Four takeaways from Cisco's Q1

By , Network World |  Networking, Cisco

You will see us continue to pull together our TelePresence, unified communication and WebEx offerings into an integrated open architecture that enables communication with any device to any other, with consistent experience and unparalleled ease of use, he said. We believe this strategy will position us well to address the evolving requirements in this market.

Speaking of TelePresence, that HD conferencing business was down in the mid-teens overall, and more than 30% in the U.S. federal government market in Q1.

We anticipate (collaboration) being a tough battle, especially if we don't see economies pick up from present levels, Chamber said.

It may be key to Ciscos ambitions of becoming the No. 1 IT company in the industry. Chambers reiterated that goal this week and, despite the product challenges, said Ciscos prepped to attain it.

We are evolving the role we play in our customer accounts moving from the top communications company to our goal of becoming the No. 1 IT company, he said.

Thats assisted by 61% growth in Ciscos data center business, where the UCS server platform is spurring follow on sales. In the enterprise, data center grew 54% in Q1 for Cisco, fueled by the adoption of Intel Romley- based servers. Chambers says Cisco is No. 4 in the overall server market after three years in the business.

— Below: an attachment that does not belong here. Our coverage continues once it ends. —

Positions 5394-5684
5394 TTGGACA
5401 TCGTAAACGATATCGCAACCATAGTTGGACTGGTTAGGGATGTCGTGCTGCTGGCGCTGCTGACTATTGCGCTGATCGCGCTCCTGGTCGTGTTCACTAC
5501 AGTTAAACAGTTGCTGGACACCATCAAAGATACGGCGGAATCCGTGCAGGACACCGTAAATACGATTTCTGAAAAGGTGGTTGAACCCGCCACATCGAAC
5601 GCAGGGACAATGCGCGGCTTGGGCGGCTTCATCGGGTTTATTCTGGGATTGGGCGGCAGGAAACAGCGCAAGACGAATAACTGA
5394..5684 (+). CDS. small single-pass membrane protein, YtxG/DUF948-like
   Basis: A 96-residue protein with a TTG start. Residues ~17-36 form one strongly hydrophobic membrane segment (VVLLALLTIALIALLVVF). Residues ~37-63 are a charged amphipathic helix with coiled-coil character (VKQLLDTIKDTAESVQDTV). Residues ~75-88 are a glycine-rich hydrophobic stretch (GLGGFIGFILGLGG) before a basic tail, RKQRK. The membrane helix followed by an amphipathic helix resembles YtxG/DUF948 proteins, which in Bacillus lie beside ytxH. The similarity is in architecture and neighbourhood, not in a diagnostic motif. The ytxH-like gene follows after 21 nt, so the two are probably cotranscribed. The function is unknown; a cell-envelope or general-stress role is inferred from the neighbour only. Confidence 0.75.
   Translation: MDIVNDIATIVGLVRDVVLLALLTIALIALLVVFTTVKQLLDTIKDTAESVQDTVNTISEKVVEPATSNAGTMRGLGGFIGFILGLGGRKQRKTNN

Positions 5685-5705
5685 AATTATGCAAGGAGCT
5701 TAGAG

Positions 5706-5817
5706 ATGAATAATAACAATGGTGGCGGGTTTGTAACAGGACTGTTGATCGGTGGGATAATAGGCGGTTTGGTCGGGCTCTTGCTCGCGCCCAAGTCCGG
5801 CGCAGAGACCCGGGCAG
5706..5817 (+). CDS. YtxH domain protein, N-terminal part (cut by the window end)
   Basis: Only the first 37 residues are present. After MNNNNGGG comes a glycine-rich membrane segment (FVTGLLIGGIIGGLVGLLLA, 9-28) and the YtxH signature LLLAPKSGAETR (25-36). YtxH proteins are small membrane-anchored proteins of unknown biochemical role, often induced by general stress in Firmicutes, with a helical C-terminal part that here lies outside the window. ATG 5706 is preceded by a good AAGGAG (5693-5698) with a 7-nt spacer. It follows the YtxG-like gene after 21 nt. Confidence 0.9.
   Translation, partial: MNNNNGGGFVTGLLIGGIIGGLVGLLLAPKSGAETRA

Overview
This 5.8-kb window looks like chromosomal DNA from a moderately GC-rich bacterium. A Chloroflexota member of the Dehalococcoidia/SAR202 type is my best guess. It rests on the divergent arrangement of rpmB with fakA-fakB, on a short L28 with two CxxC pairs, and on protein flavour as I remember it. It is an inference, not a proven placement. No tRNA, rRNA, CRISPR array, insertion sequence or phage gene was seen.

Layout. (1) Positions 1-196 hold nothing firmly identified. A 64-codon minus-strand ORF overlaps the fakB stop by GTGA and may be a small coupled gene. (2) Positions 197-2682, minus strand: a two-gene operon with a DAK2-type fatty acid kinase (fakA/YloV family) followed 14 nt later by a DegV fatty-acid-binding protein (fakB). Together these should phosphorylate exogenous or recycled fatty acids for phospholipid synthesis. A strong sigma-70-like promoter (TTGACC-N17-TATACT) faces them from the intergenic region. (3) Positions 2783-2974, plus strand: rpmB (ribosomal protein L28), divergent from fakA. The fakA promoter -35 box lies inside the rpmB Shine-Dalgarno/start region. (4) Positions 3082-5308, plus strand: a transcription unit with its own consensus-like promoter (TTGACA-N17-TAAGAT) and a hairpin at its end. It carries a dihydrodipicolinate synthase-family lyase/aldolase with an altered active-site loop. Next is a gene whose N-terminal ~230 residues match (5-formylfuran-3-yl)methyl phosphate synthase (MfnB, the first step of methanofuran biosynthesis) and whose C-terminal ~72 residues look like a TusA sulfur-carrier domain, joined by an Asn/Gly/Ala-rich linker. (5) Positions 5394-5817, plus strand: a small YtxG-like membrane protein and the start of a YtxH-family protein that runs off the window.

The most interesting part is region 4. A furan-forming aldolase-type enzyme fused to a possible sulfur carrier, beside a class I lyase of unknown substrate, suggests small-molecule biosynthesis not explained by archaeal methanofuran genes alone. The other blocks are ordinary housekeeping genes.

The service provider data center business doubled in the quarter.

For the first time, we are starting to see our leadership in IT, especially the UCS pull through our communication products, Chamber said. This is especially important in terms how CIO's are beginning to view Cisco, not just as a leader in communications, but view us as an IT player, who also does communications.

But it is these and other opportunities in cloud, mobility, video, software and services, driving Cisco to what Chambers says is the companys biggest market transition yet: The Internet of Everything.

Chambers describes the Internet of everything as a platform to connect the 99% of the world thats not connected now.

Ninety-nine percent of the devices aren't connected, he says. It has huge implications for a big data, huge implications of where you put processing and storage throughout the network, huge implications on security, programmability, flexibility, etc.

We have an unprecedented ability to harness and turn the information that will flow across networks and to new capabilities, which are experiences and unprecedented economic opportunities for the businesses, individuals and countries, he says. The opportunity for Cisco and the intelligent network is clearing compelling.


Originally published on Network World |  Click here to read the original story.
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